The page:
Infostealer malware is another common type of hacker tool. One of the latest to be detected is Ducktail, a malware specifically designed to target web browsers. Recent campaigns have targeted individuals and employees with top-tier social network business accounts, convincing them to download malware capable of passing security checks. Once downloaded, the malware automatically scans for browsers, targeting them to steal cookies and data it needs to hijack social network accounts as well as any personal data stores within the browser.
Another common line of attack comes from browser extensions, which are widely used to create a customized and user-friendly experience on both personal and professional systems. Users download a seemingly useful browser extension that has been approved by the Chrome web store that will lie dormant before waking up and downloading a malicious payload that wasn’t approved by Google reviewers. The malicious payload can then allow threat actors to steal confidential information from Google accounts and even the systems connected to them. This was seen relatively recently when North Korean threat actors deployed malicious extensions, capable of stealing restricted content from Gmail and AOL, on Chromium-based web browsers. That’s over 75 percent of them and includes Chrome and Edge.
Mentioned above are just some examples among an endless number of threats to the web browser. However, to counter the growing impact of these threats, enterprises have introduced a range of defense measures including Endpoint Security Agents (e.g., endpoint protection platforms and endpoint detection and response), Enterprise Browsers, Secure Web Gateways (SGWs), and Remote Browsers. However, this suite of technologies can have certain deficiencies, meaning they are not entirely effective in countering increasingly advanced attacks. A few examples: Endpoint Security Agents generally lack any focus on the browser itself; Enterprise Browsers lack any significant isolation; SWGs have limited detection capabilities; and Remote Browsers often come with latency and introduce compatibility issues for users.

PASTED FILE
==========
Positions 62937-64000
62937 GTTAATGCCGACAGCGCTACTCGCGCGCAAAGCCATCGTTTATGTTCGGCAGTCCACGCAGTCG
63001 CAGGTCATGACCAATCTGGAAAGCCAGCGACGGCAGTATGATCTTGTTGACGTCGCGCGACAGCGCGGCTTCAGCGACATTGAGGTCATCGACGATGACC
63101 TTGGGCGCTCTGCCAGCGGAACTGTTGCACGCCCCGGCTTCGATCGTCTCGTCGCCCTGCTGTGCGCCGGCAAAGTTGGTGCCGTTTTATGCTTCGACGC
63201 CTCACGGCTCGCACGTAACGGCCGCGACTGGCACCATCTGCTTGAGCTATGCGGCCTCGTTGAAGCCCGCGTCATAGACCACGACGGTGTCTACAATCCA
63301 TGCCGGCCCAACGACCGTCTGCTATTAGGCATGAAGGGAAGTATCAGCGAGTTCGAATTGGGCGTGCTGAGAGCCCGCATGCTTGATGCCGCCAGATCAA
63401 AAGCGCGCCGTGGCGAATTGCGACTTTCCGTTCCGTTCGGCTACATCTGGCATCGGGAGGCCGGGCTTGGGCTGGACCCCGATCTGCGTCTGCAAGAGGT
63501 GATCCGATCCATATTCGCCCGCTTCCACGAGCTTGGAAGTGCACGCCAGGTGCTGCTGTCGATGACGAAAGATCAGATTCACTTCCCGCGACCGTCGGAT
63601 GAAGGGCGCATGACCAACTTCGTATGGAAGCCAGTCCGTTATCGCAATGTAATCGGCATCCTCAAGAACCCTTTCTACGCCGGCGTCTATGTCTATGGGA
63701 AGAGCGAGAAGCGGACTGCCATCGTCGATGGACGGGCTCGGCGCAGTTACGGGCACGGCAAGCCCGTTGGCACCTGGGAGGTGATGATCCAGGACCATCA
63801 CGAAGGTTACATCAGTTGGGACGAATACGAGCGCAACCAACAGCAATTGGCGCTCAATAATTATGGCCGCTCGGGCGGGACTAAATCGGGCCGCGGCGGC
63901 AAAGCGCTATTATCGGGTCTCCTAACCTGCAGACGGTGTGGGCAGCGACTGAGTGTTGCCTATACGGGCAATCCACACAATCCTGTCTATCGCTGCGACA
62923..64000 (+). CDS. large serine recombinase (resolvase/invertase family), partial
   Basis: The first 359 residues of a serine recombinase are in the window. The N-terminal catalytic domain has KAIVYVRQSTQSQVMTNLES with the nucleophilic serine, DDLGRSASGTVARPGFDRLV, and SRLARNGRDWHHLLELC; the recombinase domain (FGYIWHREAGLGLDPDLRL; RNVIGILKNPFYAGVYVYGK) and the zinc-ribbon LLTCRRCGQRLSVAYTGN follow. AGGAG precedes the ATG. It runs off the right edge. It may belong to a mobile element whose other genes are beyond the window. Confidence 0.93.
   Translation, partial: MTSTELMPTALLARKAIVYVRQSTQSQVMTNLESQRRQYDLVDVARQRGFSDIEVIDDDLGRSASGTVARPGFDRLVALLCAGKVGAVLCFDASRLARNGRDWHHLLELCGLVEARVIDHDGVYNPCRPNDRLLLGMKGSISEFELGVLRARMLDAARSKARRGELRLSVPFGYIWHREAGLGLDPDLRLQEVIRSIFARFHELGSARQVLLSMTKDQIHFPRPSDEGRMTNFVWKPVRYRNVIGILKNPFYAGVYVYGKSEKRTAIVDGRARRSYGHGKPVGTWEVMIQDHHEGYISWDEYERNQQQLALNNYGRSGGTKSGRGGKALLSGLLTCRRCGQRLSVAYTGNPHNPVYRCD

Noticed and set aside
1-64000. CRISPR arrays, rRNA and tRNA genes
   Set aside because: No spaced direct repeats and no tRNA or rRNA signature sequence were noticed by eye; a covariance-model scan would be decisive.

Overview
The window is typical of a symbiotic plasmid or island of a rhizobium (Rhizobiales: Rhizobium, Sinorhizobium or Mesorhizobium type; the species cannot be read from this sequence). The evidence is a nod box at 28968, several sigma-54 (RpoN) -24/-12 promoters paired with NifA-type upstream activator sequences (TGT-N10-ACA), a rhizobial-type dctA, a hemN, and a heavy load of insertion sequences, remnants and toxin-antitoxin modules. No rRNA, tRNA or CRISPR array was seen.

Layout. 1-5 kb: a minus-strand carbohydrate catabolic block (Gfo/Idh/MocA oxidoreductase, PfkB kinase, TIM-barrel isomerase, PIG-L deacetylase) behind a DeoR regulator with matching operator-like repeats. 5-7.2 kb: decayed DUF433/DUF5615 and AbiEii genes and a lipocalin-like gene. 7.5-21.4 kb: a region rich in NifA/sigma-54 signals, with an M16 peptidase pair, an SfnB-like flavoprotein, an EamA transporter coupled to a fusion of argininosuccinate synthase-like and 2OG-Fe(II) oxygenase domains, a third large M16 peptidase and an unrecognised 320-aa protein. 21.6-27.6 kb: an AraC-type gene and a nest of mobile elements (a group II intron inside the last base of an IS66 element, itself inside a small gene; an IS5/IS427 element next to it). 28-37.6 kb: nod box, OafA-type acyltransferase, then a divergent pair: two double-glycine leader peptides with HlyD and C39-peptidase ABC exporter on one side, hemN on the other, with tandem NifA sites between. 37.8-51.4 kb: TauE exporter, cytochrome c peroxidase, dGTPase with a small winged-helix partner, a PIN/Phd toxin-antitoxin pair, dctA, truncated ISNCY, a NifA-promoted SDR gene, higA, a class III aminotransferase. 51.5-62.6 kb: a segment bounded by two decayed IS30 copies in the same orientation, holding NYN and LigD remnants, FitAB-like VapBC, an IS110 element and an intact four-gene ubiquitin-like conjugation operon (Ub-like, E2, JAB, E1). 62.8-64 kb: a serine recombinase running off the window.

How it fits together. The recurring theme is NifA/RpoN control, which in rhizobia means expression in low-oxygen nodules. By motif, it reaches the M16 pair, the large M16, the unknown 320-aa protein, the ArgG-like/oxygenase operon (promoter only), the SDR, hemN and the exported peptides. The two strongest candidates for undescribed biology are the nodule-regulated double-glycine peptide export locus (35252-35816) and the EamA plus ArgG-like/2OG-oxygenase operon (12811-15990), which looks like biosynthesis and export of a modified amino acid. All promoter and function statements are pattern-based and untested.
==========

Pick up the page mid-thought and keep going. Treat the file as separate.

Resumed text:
To block growing cyber threats from destabilizing business operations, enterprises need to make sure they adopt solutions that enable safe browsing and deter users from entering dangerous sites or downloading suspicious files. They must also implement sensitive access controls that safeguard valuable web applications when either employees or third parties access them on untrusted devices. Adding to the challenge, enterprises looking to avoid potentially disastrous cybersecurity breaches must seek solutions with browser-specific security features that do not disrupt the user’s workflow and productivity, and instead integrate seamlessly into a company’s existing tech suite. With this in mind, there is burgeoning interest in solutions that pair advanced detection measures with isolation capabilities – processes that confine browsing activity to a secured environment separated from user devices and organizational networks.
The web browser is a critical asset, but there is a sea of browser-based threats willing to exploit its security flaws to compromise enterprises. Enterprises should reassess their browser security controls and consider solutions that maintain the existing browsing experience while adding the necessary additional layers of security that current browsers lack.